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Ma3mal 612: The region’s powerhouse of art production, collaborative thinking

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(Photos: Handouts from Ma3mal 612)
AMMAN — Brought to life by founders Sawsan Darwaza and Ehab Al-Khatib, Ma3mal 612, a collaborative production house, is made up of a diverse group of Arab artists and figures of several disciplines: film producers, playwrights, designers, politicians, and technicians.اضافة اعلان

“We started dreaming of Ma3mal in 2008, before we ever had a name for it,” said Sawsan Darwaza in a recent interview with Jordan News. “The aim was to find an alternative way of production and this aim was rooted in the need to forsake the highly competitive environment of production. We wanted to do something where we can exchange ideas, think together, and create products that are collective while also having the stamp of the Ma3mal factory.”


(Photos: Handouts from Ma3mal 612)

According to Darwaza, the number 612 is a manifestation of the tale of the Little Prince’s Planet B612, his ideal planet. Ma3mal’s higher aim is to reach a place where everything is romantically ideal and people can connect organically with each other.

“We dreamt of a beautiful planet 612 where everything is beautiful, pure, and clear. It’s that type of purity and authentic way we tend to look at our projects. This innocence is one of the secrets that has to be maintained to keep our ma3mal a 612,” said Khatib. “Factories are rated according to their power. The power of our factory is in its ability to manufacture ideas."


(Photos: Handouts from Ma3mal 612)

Khatib added that the founders were motivated to breathe life into this project because there was a need for change in the production industry, and “if you don’t go to the field and work with people, your idea will always be just an idea. We wanted to offer people movies sans the propaganda, free of charge. This is the new production formula we wanted to establish.”
“If anyone has an idea, they become the thinker, the others become the workers,” said Darwaza of Ma3mal 162’s production strategy. “It all depends on who is leading the idea and the project.”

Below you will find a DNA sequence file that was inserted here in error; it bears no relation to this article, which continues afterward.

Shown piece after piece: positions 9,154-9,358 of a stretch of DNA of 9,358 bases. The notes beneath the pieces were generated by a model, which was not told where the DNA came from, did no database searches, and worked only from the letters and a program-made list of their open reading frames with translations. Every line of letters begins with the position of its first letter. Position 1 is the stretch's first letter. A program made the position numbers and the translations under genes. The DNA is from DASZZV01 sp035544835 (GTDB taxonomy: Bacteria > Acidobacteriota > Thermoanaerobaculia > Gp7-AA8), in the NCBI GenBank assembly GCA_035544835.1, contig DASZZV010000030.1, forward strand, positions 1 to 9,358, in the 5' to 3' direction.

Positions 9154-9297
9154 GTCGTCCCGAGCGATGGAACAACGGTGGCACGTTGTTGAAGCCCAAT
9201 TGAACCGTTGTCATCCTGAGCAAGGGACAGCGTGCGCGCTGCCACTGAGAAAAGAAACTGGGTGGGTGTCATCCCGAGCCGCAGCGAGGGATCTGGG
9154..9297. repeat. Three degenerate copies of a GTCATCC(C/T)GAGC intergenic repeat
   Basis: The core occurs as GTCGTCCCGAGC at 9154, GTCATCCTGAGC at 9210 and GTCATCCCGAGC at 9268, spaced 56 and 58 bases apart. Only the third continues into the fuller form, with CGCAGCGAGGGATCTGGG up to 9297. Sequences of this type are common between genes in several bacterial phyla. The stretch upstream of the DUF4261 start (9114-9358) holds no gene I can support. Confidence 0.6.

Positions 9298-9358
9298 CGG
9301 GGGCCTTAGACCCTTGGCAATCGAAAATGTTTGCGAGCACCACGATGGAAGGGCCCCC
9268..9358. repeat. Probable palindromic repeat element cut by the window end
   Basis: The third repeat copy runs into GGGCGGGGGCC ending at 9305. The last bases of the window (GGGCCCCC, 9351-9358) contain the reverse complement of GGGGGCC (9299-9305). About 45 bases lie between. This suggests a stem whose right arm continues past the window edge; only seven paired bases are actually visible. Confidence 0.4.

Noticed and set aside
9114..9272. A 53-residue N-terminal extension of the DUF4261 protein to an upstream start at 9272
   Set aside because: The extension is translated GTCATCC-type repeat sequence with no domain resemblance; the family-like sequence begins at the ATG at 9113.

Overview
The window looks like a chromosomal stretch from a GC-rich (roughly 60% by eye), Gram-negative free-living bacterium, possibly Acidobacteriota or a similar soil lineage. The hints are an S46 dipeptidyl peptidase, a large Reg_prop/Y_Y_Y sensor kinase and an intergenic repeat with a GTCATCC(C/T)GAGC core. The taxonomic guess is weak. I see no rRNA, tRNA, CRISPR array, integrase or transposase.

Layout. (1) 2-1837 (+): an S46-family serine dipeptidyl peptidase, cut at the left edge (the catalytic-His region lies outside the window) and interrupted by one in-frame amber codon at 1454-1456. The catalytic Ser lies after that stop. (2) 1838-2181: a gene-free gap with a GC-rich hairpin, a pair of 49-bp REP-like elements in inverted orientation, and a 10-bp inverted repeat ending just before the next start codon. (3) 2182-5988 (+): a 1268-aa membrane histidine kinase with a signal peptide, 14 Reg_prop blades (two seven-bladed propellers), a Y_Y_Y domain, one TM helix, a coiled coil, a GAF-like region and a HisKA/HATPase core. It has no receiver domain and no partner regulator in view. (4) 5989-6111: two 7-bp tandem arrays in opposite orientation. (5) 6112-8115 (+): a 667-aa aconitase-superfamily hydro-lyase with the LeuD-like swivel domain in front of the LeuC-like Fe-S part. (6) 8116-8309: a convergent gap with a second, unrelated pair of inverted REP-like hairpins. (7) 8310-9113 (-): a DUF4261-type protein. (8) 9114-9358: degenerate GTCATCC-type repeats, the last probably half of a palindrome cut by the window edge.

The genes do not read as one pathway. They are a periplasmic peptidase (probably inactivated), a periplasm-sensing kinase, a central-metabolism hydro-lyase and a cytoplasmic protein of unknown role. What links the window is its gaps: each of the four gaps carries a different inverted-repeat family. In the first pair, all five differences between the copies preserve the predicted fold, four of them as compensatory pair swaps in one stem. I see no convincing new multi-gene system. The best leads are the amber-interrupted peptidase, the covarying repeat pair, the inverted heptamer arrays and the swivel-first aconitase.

According to Khatib, “We also have responsibility towards the arts, where we develop our projects in the same mechanism and sense whether it is a play, film, or anything else.”


(Photos: Handouts from Ma3mal 612)

Ma3mal 612 faced different challenges yet managed to keep its pace and in Darwaza’s words — its innocence.

“Sustainability in and of itself is a challenge,” said Khatib. “But to be sustainable and consistent while maintaining the quality is a bigger challenge. It is no easy feat to present films of good quality without breaking or harming the society’s respect for arts.”

“We also have our eyes on the new generation at Ma3mal 612,” added Darwaza. “The youngsters should have the freedom to be creative, to be mobile. They deserve to have their own ideas and be mentored. They are not meant to stay hidden but to move and fly. Ma3mal has a large outreach program in schools and universities. It not only grows an audience but educates them as well, and so you grow together year by year.”


(Photos: Handouts from Ma3mal 612)

Ma3mal 612 works on myriad artistic projects including festivals, films, documentaries, and art installations, among others. Its projects keep with Ma3mal 612's goals of having pioneering people create art in a way that demonstrates their ability to positively influence others. The Karama Human Rights Film Festival, one of their projects, is the region’s first international human rights film festival, promoting human rights through film and inviting debate and facilitating democratic dialogue about human rights concerns since its first edition in 2010.

Karama’s 12th edition will be held from December 5 to 12 at the Royal Cultural Center. Karama’s annual themes alter each year to fit its surroundings. The theme for 2021 is "Human Rights in a Virtual World," which focuses on the present, as opposed to 2020’s theme, "Memory of Being," which focused on the past. There is more to Karama 12th than what meets the eye — film screenings include an award-winning project that is yet to be announced.


(Photos: Handouts from Ma3mal 612)

The Karama effect spread to other countries. With different Karama editions taking place in Mouritania, Palestine, Lebanon, Tunisia, and Yemen, Ma3mal 612 initiated ANHAR, the Arab Film Network for Human Rights Film Festivals — a platform that facilitates collaboration between film festivals and human rights advocates in the region. According to Darwaza and Khatib, Karama’s success stems from the way they position it and present it as human rights project but in a patriotic context.

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